A picture is worth a thousand words, right? Well, so can the right photo. But the operative word here is “right” not picture or photo. Let’s face it: we’ve each struggled to find the right photo to go with our articles, but oftentimes we come up short. There are numerous free places to find photos, however I’m not going to explain how to find them. Instead, my missive explains how just one photo can more than compensate for an article that might otherwise be ignored had a photo not been included. Read on for some tips on how to choose a photo that gets noticed and hooks your reader.
1. Be original — You could find a stock photo and slap that up with your story, but that photo has the potential to be used elsewhere, making it far from unique. Instead, why not use your camera to create original shots? The mockingbird photo shown here is not appropriate with this article, but I’ve included it to illustrate how this special shot would certainly appeal to birders, particularly fans of songbirds. I know that this photo is a good one as I’ve posted it to my Facebook page and have received several positive responses. A good camera makes up for the lack of skill you may have in taking pictures — trust me, that is what did the job here!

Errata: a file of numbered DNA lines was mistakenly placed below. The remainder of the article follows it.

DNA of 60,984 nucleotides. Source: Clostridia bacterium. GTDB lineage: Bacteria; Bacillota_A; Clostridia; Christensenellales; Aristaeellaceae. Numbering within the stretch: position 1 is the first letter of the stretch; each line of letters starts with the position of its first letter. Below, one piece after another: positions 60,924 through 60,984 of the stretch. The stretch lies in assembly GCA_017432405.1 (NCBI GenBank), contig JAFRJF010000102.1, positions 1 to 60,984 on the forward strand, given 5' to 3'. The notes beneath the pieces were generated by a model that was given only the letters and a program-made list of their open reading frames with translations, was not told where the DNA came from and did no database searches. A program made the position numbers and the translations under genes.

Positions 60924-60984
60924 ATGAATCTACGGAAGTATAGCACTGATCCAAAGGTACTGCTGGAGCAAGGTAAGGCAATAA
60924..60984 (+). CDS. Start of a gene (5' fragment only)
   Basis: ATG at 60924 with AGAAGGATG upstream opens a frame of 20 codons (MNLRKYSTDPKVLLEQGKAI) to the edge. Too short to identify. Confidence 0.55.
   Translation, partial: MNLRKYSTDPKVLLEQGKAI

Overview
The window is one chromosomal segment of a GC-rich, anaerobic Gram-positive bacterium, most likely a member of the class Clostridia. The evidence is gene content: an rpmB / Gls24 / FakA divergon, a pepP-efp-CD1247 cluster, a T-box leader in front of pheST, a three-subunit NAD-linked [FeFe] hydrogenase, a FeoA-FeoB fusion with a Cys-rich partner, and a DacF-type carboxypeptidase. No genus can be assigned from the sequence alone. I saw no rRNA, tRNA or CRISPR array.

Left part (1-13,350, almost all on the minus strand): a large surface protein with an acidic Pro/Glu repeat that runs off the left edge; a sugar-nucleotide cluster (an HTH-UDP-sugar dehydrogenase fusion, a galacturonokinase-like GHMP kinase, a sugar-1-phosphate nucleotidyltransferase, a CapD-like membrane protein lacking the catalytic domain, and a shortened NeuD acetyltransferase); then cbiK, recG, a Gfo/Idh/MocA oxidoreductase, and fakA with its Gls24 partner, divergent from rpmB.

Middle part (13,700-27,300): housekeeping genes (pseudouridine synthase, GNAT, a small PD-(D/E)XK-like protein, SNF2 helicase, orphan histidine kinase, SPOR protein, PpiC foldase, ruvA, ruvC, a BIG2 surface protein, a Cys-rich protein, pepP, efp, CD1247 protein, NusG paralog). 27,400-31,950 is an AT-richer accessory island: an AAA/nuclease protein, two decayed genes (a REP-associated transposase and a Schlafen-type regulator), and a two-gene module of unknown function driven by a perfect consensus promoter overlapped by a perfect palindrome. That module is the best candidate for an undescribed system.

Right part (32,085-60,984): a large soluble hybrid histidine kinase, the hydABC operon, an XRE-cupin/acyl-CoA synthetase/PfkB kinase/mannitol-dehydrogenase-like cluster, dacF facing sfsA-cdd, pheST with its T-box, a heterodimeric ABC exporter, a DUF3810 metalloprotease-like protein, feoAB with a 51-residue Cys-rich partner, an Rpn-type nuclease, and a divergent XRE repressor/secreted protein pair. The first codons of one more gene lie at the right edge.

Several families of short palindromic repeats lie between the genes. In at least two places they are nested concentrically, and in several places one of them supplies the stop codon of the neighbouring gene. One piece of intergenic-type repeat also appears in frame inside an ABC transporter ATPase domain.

2. Be clever — One photo I used on this site several years back sparked a lot of interest. It showed a pair of links chained together and was part of my “link love” series that I once ran. Interestingly, the links were heart shaped and although the photographer may have had a more amorous reason for taking the shot, I immediately seized upon its “linky love” look to appeal to my readers. Those articles containing this photo are among my best read stories and I’ve had several requests to borrow the picture. It wasn’t mine to lend, but I pointed a number of individuals in the right direction to request their copy.
3. Be expansive — Why post one photo with an article when multiple pictures can tell a story better than you can? I frequently write up tech specs about cars on Auto Trends, but I must tell you that what really hooks my readers are manufacturer supplied photos that detail the exterior and interior of the vehicle. Close up shots of the dashboard, the alloy wheels, LED tail lamps and seat surfaces catch the attention of people as much as what I write — perhaps a lot more, making it worthwhile to include more than one picture with each write up.
4. Be attributive — You already know that it is wrong to steal, but did you know that failing to attribute your borrowed photo to its owner is also a copyright violation? Don’t steal — always source your material. You’ll give credit where credit is due and you’ll win the friendship of a grateful photographer who wanted to share his or her work, but with your credit included. Go the second mile and link back to the photographer’s website if possible. Sometimes, a photographer will link to your website to showcase how his or her work was used. What a great way to build links!
Show your professionalism by choosing the right photo with a smart caption and attribution. Your credibility as a writer is at stake here, something you can only bolster by always doing the right thing. A photo can provide eye candy — something that will hook your readers and have them coming back for more.